Credit Debbie Berto, publisher of the Issaquah Press, for getting the check-writing started. Although money is still trickling in, enough...
Credit Debbie Berto, publisher of the Issaquah Press, for getting the check-writing started.
Although money is still trickling in, enough has been donated to buy a 1983 handcrafted Salmon Days quilt for the Issaquah Historical Society.
The impromptu project started when Erica Maniez, executive director, recently sent a group e-mail, asking whether someone wanted to purchase the quilt for $500.
It was owned by Robin Abel, of Renton, who is raising money to pay her daughter’s medical bills. Abel’s daughter, Maria Federici, was blinded and needed facial reconstruction after an accident in February 2004. She was following a trailer on Interstate 405 when an unsecured board bounced off and smashed through her windshield. Federici had no medical insurance.
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Abel had offered the quilt to the society but as Maniez said in her e-mail, unfortunately the organization can’t afford to purchase artifacts like that.
Berto responded almost instantly, pledging $50 and urging others to do the same.
As of Tuesday, $845 has been collected to help Federici. Abel said last week she was overwhelmed with the amount. So was Maniez, who delighted in telling Abel the group had more than met the asking price for the quilt.
“I would have been happy just for the quilt to find a home in the community,” Maniez said. “But I am doubly pleased that the home will be here at the Issaquah Historical Society.”
Walking the walk
Kristi Wilson and Shari Shovlin, both lieutenants with the Redmond Police Department, will be walking the straight and narrow for the next three days. They’re participating in the Breast Cancer 3-Day Walk that starts at Lake Sammamish State Park in Issaquah tomorrow.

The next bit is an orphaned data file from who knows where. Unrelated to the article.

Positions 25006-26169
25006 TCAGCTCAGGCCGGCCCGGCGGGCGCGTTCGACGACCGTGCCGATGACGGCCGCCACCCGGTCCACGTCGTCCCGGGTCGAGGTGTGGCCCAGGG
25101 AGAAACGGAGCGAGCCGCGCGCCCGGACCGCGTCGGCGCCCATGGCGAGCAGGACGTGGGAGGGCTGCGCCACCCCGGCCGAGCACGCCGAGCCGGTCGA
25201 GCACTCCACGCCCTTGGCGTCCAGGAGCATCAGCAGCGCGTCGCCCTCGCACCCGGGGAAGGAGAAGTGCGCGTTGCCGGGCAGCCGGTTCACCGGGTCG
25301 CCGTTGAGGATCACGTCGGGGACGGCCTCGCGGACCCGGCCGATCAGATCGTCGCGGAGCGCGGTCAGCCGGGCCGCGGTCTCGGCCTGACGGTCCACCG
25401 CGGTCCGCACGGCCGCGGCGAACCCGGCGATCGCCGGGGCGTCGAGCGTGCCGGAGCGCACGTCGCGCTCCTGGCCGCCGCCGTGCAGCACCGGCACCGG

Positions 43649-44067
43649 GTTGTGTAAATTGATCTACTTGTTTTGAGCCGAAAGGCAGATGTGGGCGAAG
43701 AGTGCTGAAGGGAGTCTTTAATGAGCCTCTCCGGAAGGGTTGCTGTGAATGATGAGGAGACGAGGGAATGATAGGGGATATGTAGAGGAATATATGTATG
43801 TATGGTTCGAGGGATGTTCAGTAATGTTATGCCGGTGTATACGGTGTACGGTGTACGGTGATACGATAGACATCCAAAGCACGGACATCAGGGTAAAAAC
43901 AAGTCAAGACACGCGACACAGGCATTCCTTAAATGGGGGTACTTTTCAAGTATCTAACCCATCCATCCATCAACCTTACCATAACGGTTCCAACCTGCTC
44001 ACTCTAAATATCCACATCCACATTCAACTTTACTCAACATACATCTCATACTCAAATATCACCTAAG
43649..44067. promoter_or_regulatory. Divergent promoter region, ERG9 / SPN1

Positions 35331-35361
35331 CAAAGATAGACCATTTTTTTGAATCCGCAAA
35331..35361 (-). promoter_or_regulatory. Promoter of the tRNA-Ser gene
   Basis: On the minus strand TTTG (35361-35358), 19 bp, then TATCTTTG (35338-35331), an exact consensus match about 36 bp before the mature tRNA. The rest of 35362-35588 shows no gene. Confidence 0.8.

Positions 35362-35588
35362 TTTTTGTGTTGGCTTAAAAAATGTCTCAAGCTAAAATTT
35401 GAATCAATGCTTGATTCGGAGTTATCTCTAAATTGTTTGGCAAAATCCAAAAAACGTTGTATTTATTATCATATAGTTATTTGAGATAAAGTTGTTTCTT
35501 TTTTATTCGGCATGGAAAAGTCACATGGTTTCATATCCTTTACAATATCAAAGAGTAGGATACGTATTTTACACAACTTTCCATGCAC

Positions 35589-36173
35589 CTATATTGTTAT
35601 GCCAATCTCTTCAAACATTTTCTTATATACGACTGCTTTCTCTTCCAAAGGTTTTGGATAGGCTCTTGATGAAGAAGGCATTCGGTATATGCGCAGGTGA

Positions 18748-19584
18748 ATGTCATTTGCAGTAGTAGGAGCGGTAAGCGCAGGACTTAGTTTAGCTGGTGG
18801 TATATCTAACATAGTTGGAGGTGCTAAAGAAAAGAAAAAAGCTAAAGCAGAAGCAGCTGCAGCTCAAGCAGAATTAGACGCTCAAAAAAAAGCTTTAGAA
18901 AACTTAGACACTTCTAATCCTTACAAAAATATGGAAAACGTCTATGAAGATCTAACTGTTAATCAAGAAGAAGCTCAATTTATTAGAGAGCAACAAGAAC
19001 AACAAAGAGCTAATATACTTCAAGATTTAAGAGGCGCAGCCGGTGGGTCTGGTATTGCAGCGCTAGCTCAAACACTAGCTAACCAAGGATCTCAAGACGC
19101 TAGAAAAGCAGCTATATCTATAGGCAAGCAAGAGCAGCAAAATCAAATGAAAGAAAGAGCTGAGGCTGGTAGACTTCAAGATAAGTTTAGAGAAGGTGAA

The two are like many of the expected 3,000 participants in that this is a personal quest.
Wilson’s sister died of breast cancer. Shovlin and Wilson are also walking to support Shawn Fitzpatrick, a supervisor in the Redmond department who has been undergoing an eight-month treatment for breast cancer.
Together, the two have raised more than $5,600 for the Susan G. Komen Breast Cancer Foundation.
Bob McMurtrie arrived early at Azteca Mexican Restaurant on 112th Avenue Northeast in Bellevue. The Kirkland man was meeting his wife, Judy, there for lunch. He decided he had time to walk to the post office across the freeway, on 116th Avenue Northeast.
McMurtrie tripped and fell over an uneven spot in the sidewalk, so he returned to Azteca with bloody hands and wrists. He planned to go directly to the restroom to clean up.
Instead, the employees rallied around McMurtrie, providing first-aid materials.
“All the employees expressed real concern,” he said. “One brought me a damp towel and several bandages. I was overwhelmed by their concern and generosity.”
One last grin
We’ve all known tired and whiny kids, but I admire the grown woman driving around the Eastside with a license plate that reads: LV2WHYN.
Sherry Grindeland: 206-515-5633 or firstname.lastname@example.org